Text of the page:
Fatima Mahmoud A/Aziz
Information & communication officer in Kassala, Sudan
Recommended reading: http://www.practicalaction.org
Posts by Fatima
Kassala Talkok village is a place where many people produce and innovate. But there is one big problem – they do not know how to market their products.
To address this Practical Action Sudan organised a workshop centered on the concepts and application methods of Participatory Market Systems Development (PMSD), as part of the Aqua 4 East project.
The rationale behind this training is the need to expand the understanding of project participants about their own obstacles and constraints in order to enable them to engage in community development with extensive perspective and knowledge.
Unlike other approaches PMSD suits such situations where community capability and readiness is restricted by a variety of factors that hindering their applications. Almost all the participants were new to this approach and were excited by its features.
The facilitation of the training was done by an expert who has previous working experiences in the same field with Practical Action, which helped the workshop reach its objective
The objective of this training was to enable representatives of local communities and Aqua 4 East project partners to participate in their communities and institutions to contribute to the achievement of project goals through the application of market development systems.
Specific training objectives
To enable participants to understand the approach to market development systems through identifying:
- Tools used in the participatory market system development
- Guidelines steps involved in development of markets systems
- How to use the application method on the ground
As a result of the training participant acquired the skills and knowledge of practical and scientific PMSD and its application on the ground. They learned the basic steps of the road map approach to market development systems and how to apply them along with a knowledge of the markets systems partners of the market at various levels and roles of each partner’s specific market.No Comments » | Add your comment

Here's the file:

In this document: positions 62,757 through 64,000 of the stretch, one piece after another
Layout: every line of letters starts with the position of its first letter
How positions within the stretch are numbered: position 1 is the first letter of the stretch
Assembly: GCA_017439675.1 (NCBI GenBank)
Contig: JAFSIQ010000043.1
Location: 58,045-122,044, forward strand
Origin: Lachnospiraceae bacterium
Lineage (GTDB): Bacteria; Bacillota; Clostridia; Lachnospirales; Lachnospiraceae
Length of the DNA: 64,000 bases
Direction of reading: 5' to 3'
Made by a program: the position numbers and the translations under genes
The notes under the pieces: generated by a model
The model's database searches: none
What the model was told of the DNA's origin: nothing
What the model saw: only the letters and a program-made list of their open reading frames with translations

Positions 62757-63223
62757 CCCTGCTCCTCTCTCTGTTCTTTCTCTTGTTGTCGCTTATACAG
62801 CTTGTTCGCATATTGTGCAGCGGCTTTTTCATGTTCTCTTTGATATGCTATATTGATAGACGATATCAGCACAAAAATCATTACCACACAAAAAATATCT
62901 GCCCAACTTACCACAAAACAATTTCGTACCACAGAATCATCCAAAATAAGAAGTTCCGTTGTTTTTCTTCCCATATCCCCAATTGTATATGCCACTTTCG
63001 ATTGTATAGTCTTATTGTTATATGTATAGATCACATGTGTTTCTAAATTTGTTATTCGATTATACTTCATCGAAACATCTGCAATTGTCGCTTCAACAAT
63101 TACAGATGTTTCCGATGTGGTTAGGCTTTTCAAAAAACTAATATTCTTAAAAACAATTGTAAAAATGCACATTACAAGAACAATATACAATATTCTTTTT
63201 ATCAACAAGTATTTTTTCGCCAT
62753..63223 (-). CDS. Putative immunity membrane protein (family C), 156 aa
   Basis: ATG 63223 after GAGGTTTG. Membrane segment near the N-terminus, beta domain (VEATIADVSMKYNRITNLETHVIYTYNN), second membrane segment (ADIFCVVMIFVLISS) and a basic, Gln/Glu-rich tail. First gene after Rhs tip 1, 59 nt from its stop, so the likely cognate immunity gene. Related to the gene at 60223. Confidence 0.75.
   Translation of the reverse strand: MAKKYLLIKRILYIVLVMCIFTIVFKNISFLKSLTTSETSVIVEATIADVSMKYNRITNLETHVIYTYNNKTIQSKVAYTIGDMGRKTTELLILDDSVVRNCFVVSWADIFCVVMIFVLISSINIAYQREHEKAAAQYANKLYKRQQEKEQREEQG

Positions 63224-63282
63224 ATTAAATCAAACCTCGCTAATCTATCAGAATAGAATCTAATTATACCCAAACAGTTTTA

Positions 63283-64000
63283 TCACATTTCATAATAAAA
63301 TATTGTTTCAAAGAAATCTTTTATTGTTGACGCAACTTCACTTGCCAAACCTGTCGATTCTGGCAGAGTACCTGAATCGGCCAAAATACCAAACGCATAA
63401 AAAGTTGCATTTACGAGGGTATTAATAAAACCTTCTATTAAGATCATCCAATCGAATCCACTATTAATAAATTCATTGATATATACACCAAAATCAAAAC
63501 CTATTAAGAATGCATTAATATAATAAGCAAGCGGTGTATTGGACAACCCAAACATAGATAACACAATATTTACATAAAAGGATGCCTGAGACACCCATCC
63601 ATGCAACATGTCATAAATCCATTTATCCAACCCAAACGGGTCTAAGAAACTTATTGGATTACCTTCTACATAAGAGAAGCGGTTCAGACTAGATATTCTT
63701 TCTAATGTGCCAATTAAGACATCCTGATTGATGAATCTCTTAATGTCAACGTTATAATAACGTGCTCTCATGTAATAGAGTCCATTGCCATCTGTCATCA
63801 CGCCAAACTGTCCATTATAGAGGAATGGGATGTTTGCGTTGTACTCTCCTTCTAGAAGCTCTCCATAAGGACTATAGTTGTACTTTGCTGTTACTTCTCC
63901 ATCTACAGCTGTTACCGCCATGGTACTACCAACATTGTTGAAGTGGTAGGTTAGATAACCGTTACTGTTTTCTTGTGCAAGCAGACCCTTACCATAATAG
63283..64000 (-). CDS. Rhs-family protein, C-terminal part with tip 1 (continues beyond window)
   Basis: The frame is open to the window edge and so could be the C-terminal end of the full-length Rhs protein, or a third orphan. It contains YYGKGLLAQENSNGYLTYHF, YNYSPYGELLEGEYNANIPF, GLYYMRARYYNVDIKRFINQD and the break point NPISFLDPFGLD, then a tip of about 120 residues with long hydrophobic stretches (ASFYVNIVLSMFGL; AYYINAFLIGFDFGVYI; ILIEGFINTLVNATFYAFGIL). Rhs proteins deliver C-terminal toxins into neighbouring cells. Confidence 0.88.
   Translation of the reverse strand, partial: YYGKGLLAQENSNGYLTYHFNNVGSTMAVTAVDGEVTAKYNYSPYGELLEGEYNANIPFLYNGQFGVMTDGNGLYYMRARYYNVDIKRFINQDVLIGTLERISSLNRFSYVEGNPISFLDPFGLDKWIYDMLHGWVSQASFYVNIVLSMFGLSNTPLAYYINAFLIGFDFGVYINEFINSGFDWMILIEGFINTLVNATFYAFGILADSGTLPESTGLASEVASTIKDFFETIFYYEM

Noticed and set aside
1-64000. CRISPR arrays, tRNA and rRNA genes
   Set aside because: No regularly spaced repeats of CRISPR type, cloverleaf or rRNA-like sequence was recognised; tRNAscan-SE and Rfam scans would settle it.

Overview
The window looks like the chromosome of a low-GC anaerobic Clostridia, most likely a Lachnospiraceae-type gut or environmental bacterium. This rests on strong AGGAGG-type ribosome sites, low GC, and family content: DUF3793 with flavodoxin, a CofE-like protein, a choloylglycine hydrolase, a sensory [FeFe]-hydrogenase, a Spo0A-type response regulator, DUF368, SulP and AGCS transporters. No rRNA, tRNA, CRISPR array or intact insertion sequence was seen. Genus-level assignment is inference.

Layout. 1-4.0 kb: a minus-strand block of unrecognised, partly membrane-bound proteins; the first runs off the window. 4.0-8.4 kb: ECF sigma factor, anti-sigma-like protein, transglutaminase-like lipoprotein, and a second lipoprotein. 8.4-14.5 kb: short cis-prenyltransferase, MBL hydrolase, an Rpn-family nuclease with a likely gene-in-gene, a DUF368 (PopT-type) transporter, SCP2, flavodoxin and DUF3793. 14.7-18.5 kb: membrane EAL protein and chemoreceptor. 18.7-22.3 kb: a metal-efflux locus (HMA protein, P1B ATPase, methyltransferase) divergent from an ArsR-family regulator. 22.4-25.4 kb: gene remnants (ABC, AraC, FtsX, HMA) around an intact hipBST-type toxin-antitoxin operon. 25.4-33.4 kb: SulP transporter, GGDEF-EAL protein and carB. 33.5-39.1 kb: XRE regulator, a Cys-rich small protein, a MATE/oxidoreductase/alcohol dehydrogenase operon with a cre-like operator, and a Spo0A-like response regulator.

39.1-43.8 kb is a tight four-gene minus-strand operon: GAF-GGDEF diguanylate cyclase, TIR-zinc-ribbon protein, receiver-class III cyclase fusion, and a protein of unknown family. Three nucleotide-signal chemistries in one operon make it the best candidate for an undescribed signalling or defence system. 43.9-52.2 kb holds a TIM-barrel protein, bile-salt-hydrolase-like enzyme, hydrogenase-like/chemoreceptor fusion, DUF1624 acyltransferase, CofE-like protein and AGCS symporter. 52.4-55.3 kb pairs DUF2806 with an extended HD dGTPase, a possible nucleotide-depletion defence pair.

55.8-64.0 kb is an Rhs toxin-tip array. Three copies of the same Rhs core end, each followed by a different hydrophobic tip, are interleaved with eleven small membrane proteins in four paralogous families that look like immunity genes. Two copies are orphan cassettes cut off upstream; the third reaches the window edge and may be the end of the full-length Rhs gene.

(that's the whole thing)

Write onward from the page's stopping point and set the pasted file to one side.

On 15th October each year, Global Hand Washing Day is celebrated to motivate and mobilise people around the world to improve their hygiene habits by washing their hands with soap at critical times throughout each day. Washing your hands with soap is the most effective and inexpensive way to prevent diarrheal and acute respiratory infections, which take the lives of millions of children in developing countries every year. In addition to using soap, proper sanitation awareness and drinking clean water are key to preventing disease.
The aims of Global Hand Washing Day are to: promote and support a general culture of hand washing with soap in all societies and raise awareness of the benefits of the simple practice of washing your hands with soap.
There are many health problems in Kassala state due to the recurring floods. Sewage has contaminated drinking water and hence a large proportion of the state’s population has suffered from illnesses such as cholera and diarrhea. Many people, the majority being children, have died from these diseases.
The most important solution to these problems is personal hygiene – a solution that has been marked as one of the outputs for the Water 4 East Project.
Practical Action and the Sudanese Red Crescent organised the celebrations for this year’s Global Hand Washing Day, with the slogan of ‘make hand-washing a habit’ being championed. The celebrations took place in a village that had been affected by the floods, with over 50 houses damaged. However, the village is now benefitting from the Water 4 East Project.
During Global Hand Washing Day, students and communities are taught the importance of washing their hands with soap and water at critical times. With support from the Ministry of Health, people now know and understand the proper way to wash their hands using both soap and water. Validating the awareness day, Ohaj Ahmed explained “we have washed our hands for many years but for the first time, we will follow these steps” and student Hassan Ibrahim told us “we used to not wash our hands with soap for months and did not know the importance of it, but this celebration is clarifying that.”No Comments » | Add your comment
One of Practical Action’s latest projects in Sudan is called ‘Sustainable access to water, and improved sanitation and hygiene behaviour in the three states of Red Sea, Kassala and Gadarif’.
These three eastern states are among the poorest in Sudan. The programme will bring sustainable water supplies, improved hygiene and better sanitation practices to 350,000 people.
ZOA, in collaboration with IAS, Islamic Relief Worldwide, Plan, Practical Action and SOS Sahel (together with the Aqua4East Partnership), will deliver the project over 4 years using an Integrated Water Resources Management (IWRM) approach.
- To establish regional Water Resources Management Committees (WRMC) to represent key stakeholders, and facilitate the development of management plans through a participatory planning process, including analysis from experts on the feasibility of different options.
- To provide secure access to safe water through renovation and construction of water points and groundwater collection infrastructure
- To promote improvements in hygiene and sanitation practice
- To document and share lessons learnt within and outside Sudan
- Inclusive mechanisms for IWRM in targeted catchment areas
- Raise awareness on the importance of water resources management
- Establish Water Resources Management Committees (WRMCs) for selected catchment areas
- Train WRMCs
- Set up data collection systems